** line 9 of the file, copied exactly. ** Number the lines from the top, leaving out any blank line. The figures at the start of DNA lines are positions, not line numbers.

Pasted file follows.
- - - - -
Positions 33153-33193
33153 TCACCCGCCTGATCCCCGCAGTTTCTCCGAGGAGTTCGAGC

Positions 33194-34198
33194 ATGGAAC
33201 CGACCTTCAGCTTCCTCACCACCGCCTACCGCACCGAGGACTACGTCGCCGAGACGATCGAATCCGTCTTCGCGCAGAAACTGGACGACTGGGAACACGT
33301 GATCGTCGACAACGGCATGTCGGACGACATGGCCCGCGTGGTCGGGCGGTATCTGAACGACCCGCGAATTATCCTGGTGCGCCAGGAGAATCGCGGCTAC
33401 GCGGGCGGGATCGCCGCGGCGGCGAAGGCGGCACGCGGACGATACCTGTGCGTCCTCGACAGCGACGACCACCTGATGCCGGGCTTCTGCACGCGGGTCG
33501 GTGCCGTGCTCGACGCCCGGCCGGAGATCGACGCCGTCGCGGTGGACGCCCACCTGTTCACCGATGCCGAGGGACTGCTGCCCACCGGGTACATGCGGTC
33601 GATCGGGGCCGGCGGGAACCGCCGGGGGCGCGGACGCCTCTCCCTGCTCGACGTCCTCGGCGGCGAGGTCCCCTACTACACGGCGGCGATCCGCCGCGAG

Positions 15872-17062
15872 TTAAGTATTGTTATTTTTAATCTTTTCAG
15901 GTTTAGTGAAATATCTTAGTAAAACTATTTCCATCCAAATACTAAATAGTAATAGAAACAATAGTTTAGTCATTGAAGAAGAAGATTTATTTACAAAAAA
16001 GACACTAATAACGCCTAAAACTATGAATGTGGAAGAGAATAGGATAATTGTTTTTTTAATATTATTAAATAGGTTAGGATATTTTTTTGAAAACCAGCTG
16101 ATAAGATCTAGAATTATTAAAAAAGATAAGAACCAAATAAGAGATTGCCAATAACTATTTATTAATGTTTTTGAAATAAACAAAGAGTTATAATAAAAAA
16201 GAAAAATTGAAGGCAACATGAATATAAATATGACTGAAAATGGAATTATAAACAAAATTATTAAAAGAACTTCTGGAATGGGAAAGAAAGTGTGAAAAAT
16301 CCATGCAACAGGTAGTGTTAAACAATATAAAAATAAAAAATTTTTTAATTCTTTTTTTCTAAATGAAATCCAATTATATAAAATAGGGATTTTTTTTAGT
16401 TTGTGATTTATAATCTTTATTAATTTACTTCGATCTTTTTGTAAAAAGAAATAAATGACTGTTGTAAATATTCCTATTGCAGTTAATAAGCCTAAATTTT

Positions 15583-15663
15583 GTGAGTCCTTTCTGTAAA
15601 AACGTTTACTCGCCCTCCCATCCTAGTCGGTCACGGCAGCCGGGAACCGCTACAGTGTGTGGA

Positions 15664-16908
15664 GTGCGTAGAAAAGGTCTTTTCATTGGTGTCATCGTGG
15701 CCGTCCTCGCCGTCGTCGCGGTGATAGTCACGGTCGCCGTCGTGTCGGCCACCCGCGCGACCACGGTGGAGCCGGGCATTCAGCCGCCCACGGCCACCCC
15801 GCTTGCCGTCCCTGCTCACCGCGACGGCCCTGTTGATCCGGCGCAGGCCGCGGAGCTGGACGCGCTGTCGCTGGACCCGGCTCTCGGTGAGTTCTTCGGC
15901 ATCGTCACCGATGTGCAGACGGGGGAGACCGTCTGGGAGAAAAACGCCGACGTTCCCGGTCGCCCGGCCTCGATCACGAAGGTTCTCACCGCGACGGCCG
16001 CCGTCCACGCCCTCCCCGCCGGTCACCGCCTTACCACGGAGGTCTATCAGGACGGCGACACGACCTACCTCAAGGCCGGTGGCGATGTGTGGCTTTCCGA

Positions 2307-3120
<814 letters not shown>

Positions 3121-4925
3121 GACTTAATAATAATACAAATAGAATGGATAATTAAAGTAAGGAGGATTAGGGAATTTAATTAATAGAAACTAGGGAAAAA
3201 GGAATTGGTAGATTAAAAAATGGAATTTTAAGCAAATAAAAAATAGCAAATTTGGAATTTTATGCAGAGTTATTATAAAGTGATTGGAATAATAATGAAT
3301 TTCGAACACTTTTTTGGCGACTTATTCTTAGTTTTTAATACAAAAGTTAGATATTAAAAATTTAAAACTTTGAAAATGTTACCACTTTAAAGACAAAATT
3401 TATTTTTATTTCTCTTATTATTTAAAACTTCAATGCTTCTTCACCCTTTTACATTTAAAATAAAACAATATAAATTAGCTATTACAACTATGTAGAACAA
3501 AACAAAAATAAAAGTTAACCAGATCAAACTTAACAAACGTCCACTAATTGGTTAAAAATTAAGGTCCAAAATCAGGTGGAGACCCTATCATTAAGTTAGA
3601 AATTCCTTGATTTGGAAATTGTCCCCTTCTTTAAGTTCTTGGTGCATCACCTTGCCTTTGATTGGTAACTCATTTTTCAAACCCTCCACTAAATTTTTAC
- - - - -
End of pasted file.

33601 GATCGGGGCCGGCGGGAACCGCCGGGGGCGCGGACGCCTCTCCCTGCTCGACGTCCTCGGCGGCGAGGTCCCCTACTACACGGCGGCGATCCGCCGCGAG